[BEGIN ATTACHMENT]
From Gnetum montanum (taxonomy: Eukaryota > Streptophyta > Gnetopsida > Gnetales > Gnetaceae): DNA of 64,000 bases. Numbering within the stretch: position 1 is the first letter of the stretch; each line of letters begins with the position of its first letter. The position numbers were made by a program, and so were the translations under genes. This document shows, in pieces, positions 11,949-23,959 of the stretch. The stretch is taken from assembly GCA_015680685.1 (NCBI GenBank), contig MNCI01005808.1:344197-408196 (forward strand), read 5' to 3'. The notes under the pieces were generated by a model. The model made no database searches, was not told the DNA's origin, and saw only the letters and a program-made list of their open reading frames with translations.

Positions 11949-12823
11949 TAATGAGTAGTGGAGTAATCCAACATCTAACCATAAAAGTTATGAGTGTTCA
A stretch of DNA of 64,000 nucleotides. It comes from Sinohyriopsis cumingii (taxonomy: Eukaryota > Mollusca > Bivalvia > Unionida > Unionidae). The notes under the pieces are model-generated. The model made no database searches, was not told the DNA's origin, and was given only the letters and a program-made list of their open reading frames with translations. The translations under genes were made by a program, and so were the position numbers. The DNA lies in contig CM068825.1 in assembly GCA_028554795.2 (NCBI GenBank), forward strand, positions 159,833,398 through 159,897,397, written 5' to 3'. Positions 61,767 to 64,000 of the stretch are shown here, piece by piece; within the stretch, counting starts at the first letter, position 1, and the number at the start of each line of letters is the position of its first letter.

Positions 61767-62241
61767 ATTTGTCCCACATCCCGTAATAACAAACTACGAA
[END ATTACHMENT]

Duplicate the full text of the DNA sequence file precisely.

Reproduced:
From Gnetum montanum (taxonomy: Eukaryota > Streptophyta > Gnetopsida > Gnetales > Gnetaceae): DNA of 64,000 bases. Numbering within the stretch: position 1 is the first letter of the stretch; each line of letters begins with the position of its first letter. The position numbers were made by a program, and so were the translations under genes. This document shows, in pieces, positions 11,949-23,959 of the stretch. The stretch is taken from assembly GCA_015680685.1 (NCBI GenBank), contig MNCI01005808.1:344197-408196 (forward strand), read 5' to 3'. The notes under the pieces were generated by a model. The model made no database searches, was not told the DNA's origin, and saw only the letters and a program-made list of their open reading frames with translations.

Positions 11949-12823
11949 TAATGAGTAGTGGAGTAATCCAACATCTAACCATAAAAGTTATGAGTGTTCA
A stretch of DNA of 64,000 nucleotides. It comes from Sinohyriopsis cumingii (taxonomy: Eukaryota > Mollusca > Bivalvia > Unionida > Unionidae). The notes under the pieces are model-generated. The model made no database searches, was not told the DNA's origin, and was given only the letters and a program-made list of their open reading frames with translations. The translations under genes were made by a program, and so were the position numbers. The DNA lies in contig CM068825.1 in assembly GCA_028554795.2 (NCBI GenBank), forward strand, positions 159,833,398 through 159,897,397, written 5' to 3'. Positions 61,767 to 64,000 of the stretch are shown here, piece by piece; within the stretch, counting starts at the first letter, position 1, and the number at the start of each line of letters is the position of its first letter.

Positions 61767-62241
61767 ATTTGTCCCACATCCCGTAATAACAAACTACGAA